Monday, 17 January 2011

'Blue Valentine' review:

Stills and posters don't do 'Blue Valentine' justice. It looks too smug and indie, even a little high on itself with its brooding, handsome leads locked in a po-faced embrace. It seems self-consciously "cool" and "stylish", flaunting various garlands on the poster stating that it played in Cannes as well as the hippest international film festivals: Toronto and Sundance. It comes from the shamelessly Oscar-nomination-savvy Weinstein Company and the knowingly trendy soundtrack is composed by indie darlings Grizzly Bear. It was also subject of a high-profile age rating controversy in the US which was over almost as soon as it began, leading the more cynical to speculate that the whole thing might have been a publicity stunt to raise the film's profile (certainly nothing in the film warrants the original 'NC-17' rating from the MPAA). Worse still, I've heard people say things like "it's this year's '(500) Days of Summer'" - which is the worst thing anyone could ever tell me about a movie (except maybe "it's like a Michael Bay directed episode of '24'").

Forget all that though. 'Blue Valentine' is sensational and the performances of Michelle Williams and Ryan Gosling searing. It is an emotionally raw, sexually frank and honest movie about relationships, with rounded, multifaceted adult characters and a nonjudgmental attitude. There is something in this movie for anyone who has ever been through romance. But it doesn't stop there. A lady sitting next to me wept during one scene in which Gosling's character, who works as a removal man, helps a lonely old person move into a nursing home by organising the frail gent's photos and war memorabilia around the small, impersonal room. In another scene Michelle Williams' character talks to her ailing grandmother about the decline of her parents' marriage. Another harrowing scene sees her confront the physical process of having an abortion. It's a film that will resonate strongly with people who've been through any of these experiences - not just a painful break-up.

It's not all doom and gloom however. The shade wouldn't have any impact if not for the bright light that shines on half the movie, which flicks back and forth between the happy beginning of the relationship and the fraught end of the couple's married life - prompting those unfair comparisons with the superficial, winking atrocity that is '(500) Days of Summer'. This narrative structure isn't employed for its kookiness however, as the film plays these moments against each other for contrast and often for a change of pace and emotional gear. The salad days of the relationship are probably harder for the film to get right than the sadder stuff. It's relatively easy to do bleak and receive acclaim, whilst genuine romantic warmth is hard to convey and all too often it can read as cheesy, grating and cloying. But when Gosling flirts with Williams, when he sings to her and plays the ukulele, it is properly lovely and wholly sincere.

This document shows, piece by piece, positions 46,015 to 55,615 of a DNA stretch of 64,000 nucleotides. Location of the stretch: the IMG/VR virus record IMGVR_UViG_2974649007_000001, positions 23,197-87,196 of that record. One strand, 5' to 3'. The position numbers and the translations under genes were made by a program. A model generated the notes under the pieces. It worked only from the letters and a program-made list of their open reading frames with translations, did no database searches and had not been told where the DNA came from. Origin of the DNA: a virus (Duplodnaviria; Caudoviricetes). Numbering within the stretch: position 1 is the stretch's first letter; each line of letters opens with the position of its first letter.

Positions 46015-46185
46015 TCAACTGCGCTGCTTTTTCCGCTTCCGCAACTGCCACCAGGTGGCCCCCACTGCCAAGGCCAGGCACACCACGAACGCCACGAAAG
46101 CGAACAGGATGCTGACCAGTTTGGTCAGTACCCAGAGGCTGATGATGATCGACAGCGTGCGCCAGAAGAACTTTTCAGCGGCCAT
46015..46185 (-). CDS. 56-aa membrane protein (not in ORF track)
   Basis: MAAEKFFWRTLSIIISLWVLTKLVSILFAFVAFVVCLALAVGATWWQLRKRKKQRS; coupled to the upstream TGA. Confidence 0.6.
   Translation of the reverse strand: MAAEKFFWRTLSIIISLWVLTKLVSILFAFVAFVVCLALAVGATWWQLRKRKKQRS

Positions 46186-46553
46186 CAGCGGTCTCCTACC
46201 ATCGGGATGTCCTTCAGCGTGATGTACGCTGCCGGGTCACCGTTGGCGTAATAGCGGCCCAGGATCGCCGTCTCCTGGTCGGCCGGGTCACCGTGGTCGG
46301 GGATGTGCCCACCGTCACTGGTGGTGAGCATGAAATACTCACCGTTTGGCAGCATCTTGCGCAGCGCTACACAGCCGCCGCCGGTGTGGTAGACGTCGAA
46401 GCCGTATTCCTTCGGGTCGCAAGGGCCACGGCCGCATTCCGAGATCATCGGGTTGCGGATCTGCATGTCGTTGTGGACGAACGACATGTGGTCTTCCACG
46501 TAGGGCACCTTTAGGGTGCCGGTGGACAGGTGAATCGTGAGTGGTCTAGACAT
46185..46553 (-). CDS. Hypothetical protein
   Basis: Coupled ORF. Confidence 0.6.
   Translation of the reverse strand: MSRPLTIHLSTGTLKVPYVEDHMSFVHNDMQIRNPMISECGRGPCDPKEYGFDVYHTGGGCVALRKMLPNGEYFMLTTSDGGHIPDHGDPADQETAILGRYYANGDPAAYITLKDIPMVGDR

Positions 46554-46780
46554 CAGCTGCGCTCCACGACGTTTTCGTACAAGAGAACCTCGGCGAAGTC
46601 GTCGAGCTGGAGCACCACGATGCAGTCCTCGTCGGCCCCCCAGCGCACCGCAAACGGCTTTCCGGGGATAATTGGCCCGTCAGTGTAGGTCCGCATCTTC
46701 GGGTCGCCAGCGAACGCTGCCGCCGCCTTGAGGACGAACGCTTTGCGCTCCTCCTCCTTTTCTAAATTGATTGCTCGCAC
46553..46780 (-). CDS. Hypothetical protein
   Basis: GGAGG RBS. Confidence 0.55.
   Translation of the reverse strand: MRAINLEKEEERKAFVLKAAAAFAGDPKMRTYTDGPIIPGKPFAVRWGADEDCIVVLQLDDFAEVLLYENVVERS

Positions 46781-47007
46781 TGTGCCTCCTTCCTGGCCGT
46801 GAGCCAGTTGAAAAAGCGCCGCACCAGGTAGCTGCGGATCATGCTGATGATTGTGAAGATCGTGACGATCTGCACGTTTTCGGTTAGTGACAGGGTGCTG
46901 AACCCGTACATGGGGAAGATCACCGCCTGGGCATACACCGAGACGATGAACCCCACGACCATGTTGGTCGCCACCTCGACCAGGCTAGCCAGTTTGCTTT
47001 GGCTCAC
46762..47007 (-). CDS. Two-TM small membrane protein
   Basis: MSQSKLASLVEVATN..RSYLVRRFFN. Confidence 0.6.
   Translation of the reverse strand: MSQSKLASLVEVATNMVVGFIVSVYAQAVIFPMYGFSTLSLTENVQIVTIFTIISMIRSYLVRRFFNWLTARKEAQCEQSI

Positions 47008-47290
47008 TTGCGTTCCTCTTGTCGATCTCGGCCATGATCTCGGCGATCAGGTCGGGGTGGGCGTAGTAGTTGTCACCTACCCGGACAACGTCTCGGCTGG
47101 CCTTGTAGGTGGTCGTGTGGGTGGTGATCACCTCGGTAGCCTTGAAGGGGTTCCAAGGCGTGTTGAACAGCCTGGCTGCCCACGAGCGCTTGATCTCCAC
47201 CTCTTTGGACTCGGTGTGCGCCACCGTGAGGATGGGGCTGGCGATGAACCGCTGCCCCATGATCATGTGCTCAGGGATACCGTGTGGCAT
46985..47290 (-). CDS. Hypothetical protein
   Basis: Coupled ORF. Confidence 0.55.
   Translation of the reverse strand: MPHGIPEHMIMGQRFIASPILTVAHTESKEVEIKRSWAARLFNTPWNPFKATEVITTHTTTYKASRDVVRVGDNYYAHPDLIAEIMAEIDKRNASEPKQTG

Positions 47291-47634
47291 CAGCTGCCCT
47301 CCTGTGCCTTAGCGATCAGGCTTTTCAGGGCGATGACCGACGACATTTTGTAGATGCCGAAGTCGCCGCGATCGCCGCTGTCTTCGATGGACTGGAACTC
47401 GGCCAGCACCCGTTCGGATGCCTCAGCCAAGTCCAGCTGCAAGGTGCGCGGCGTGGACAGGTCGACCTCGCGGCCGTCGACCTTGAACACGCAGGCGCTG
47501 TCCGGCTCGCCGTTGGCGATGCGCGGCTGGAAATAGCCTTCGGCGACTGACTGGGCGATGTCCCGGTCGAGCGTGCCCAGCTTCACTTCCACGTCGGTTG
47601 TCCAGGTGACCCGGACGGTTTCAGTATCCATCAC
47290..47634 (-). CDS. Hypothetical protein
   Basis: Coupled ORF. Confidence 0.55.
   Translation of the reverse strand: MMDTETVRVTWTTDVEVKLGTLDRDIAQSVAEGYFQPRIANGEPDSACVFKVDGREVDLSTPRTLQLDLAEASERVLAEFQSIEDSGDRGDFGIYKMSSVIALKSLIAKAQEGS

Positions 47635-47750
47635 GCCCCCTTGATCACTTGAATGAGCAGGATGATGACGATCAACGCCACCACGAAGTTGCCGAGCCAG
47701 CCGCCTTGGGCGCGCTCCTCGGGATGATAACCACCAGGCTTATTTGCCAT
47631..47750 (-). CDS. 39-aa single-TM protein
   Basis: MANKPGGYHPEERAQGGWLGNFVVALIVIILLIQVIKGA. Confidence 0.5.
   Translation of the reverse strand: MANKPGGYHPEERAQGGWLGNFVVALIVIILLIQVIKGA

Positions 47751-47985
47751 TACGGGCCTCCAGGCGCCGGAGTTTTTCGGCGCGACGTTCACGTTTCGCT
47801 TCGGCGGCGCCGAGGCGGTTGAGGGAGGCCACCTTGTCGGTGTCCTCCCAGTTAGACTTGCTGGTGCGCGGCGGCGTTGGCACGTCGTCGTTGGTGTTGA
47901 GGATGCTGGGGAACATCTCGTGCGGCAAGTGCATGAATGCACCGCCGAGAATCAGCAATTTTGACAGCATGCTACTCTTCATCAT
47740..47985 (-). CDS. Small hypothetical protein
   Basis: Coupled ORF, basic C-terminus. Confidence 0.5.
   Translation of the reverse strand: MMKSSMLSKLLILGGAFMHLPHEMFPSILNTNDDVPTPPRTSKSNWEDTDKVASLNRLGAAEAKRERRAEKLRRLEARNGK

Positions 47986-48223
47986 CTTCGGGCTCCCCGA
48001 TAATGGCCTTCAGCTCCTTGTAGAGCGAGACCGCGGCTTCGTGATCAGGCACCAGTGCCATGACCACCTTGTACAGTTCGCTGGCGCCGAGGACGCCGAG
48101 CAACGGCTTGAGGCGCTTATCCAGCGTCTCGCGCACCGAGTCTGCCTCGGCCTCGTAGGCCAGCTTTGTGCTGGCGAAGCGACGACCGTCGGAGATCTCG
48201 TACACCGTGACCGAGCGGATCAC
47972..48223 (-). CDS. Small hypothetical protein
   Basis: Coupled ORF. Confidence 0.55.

Director and writer Derek Cianfrance strikes this balance so wonderfully that 'Blue Valentine' avoids becoming a blandly anti-romantic "isn't love bullshit" movie and is instead something much more complex and truthful. "Honest" is perhaps the best adjective to describe the film, in its depiction of sexuality and love. And as with the very best films, in 'Blue Valentine' it is always possible to take any character's point of view and empathise with it. There isn't really too much moral grandstanding here. Nobody is ever obviously in the wrong. Yet at the same time you can understand why they might appear to be in the wrong to the other party. I'd also wager that anyone who watches it will encounter a situation or even an entire conversation that has literally happened to them at some point - for me it was the argument during which Gosling attacks the notion of "potential" (as invariably measured by economic success).

If I had one mild criticism it would be that male sexual gratification is never shown positively and the only scene we see of intimacy between Williams and Gosling is one of cunnilingus. Male sexual pleasure is aggressive and potentially destructive - something to be either put up with or resisted by women. This is only a mild criticism though and I certainly wouldn't advocate an additional love-making scene specifically to tick some sort of affirmative box. What we do see is well handled: tastefully filmed and extremely intimate, and always in service of the characters and their emotional journey (what a turgid, overworn phrase, but I can't think of a better one). It would also be hypocritical of me (given my attack on the Apatow comedies) not to mention that Gosling's character is the typical modern movie male (an overgrown man-child) who just wants to drink and have fun, whereas Williams is the stern, career-minded one who lays down the law with their daughter. But here it is done so well that it rings true and doesn't feel like standard 21st century Hollywood sexism that it perhaps is.

'Blue Valentine' isn't that sad little emo poem of a movie you might think it is from the poster. It's a riveting film that says as much about love and romantic relationships as any other film I've seen as it bravely and skilfully jumps between emotional extremes with great economy and even subtlety. If it doesn't resonate with you on some level then I can only surmise that you haven't ever left the house. It's one of those movies that makes two hours feel like twenty minutes and leaves you feeling satisfied by the art form you love so much, despite the fact it so often breaks your fragile little heart.

'Blue Valentine' is rated '15' by the BBFC and is out now in the UK.

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